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Adapted from Sichos Kodesh 5723, p. 54.

so none of them comprise the very foundation of one‘s relationship with Hashem. The beginning and foundation of serving Hashem is very (and perhaps even deceptively) simple: Kabolas ol Malchus Shomayim, submission to the yoke of the kingdom of Heaven.6 This means that one is in a state of constant submission, such that all one‘s behavior is part of serving Hashem, and is done with the intention of following His wishes. With regard to emotional expression, this means that no emotion or desire, however worthy it may otherwise be, should be expressed exclusively because one feels that way. Rather, even if the emotion coursing through one‘s heart is fully appropriate, one should be conscious of its inner core. This very emotion is part of serving Hashem, for through it one fulfills a divine command—the command to feel certain feelings. For Torah and halacha direct us not only in our actions, but also in proper thoughts and feelings, in ―chovos halevavos—duties of the heart.‖ In this case, not only is it worthy to love and fear Hashem, but in so doing, we fulfill explicit divine commands7 (which are, in fact, Biblical obligations no less binding than the obligation to keep Shabbos or kosher): ―Love Hashem, your G– d‖8 and ―Fear Hashem, your G–d.‖9

Cf. Tanya beg. ch. 41. 7 These are counted in the Six Constant Mitzvos binding on men and women equally, as enumerated in the introduction to Sefer HaChinuch. 8 Devarim 6:5. 9 Ibid. 6:13.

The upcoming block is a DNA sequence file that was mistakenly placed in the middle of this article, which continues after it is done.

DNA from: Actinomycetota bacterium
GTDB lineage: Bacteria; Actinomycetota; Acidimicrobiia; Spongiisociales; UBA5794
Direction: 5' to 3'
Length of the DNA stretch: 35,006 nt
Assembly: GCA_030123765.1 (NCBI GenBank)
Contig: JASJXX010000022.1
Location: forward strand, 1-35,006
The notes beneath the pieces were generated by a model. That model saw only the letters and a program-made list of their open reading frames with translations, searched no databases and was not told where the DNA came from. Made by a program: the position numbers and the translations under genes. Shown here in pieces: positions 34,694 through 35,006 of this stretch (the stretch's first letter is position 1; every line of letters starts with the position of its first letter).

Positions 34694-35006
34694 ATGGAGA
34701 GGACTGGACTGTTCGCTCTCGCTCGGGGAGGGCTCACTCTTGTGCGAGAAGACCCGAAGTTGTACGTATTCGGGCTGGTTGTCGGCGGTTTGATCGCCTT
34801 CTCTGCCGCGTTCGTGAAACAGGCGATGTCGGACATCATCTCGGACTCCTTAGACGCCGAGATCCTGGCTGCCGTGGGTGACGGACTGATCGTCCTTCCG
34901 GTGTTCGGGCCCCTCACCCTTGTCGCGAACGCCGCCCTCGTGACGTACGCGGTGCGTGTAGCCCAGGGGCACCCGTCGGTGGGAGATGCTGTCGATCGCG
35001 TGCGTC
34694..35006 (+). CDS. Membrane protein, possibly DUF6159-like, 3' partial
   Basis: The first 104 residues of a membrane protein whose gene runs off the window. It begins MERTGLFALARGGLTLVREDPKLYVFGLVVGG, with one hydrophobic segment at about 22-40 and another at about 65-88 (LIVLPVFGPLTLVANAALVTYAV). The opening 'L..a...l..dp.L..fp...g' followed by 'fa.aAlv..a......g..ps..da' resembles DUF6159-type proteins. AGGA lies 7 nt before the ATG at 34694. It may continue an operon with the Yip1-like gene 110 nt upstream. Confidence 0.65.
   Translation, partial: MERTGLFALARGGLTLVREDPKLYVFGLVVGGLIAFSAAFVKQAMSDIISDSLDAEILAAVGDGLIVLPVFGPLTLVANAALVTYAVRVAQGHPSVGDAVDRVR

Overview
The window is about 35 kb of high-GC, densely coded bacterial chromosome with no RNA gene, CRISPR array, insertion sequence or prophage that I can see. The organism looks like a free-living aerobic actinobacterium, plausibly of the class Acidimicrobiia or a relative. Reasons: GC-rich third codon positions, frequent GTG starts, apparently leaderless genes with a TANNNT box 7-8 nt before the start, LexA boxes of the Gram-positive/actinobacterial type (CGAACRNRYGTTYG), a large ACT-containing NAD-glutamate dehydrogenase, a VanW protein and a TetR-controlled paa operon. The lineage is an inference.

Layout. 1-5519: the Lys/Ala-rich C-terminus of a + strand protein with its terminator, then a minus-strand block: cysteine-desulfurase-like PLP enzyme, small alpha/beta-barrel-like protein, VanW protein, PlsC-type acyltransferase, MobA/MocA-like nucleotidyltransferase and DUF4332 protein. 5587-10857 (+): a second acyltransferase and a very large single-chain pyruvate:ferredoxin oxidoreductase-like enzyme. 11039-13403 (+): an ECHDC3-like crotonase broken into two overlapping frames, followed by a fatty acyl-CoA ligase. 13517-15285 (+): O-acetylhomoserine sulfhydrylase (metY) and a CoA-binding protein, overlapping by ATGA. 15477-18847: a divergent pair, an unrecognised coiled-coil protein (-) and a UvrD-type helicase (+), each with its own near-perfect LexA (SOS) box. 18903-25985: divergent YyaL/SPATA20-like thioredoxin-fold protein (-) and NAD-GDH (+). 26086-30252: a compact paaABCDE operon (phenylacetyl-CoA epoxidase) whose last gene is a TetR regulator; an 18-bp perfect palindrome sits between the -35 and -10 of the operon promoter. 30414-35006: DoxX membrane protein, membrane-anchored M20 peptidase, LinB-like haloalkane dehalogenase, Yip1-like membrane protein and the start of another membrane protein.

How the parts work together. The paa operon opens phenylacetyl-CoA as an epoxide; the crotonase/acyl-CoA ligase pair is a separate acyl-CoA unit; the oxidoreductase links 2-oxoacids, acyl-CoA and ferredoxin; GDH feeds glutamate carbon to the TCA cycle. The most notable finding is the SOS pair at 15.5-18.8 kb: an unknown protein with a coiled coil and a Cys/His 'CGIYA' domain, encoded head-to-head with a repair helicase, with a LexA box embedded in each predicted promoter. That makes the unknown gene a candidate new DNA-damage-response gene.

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This holds true not only for spontaneous, gut feelings (which are much more likely to be hijacked in the manner described above), but even for feelings that emerged, as they should, from a process of study, comprehension, and hisbonenus (―contemplation‖ or ―meditation‖). For intellect, emotions, and the (very worthy) process of intellect producing emotions all depend upon the firm foundation of Kabolas ol Malchus Shomayim for their success. When a Jew‘s life is based on this foundation, his entire relationship with Hashem is stable and strong, and then he is able to attain success in his spiritual strivings in all areas and on all levels10—intellect, emotions, and thought, speech, and action. Moreover, it ultimately also paves the way for Hashem‘s blessings for material prosperity. If, however, one gets carried away with a passion for a holy pursuit (in whatever area), but lacks the awareness that this feeling is not just self-expression, but a part of serving Hashem and fulfilling a divine command, then no matter how worthy and holy the passion, this person is at high risk. This passion may well devolve into inappropriate feelings and behavior, as explained in the previous posts in this series. Thus, we find how Nadav and Avihu, who yearned to serve Hashem on a high level, were so intent on their desire to offer up the incense in the Mishkan that they did so when they were not supposed to. They then ―came too close to Hashem, and died.‖11 The reason this happened was that their passion to come close to Hashem lacked kabolas ol Malchus Shomayim, the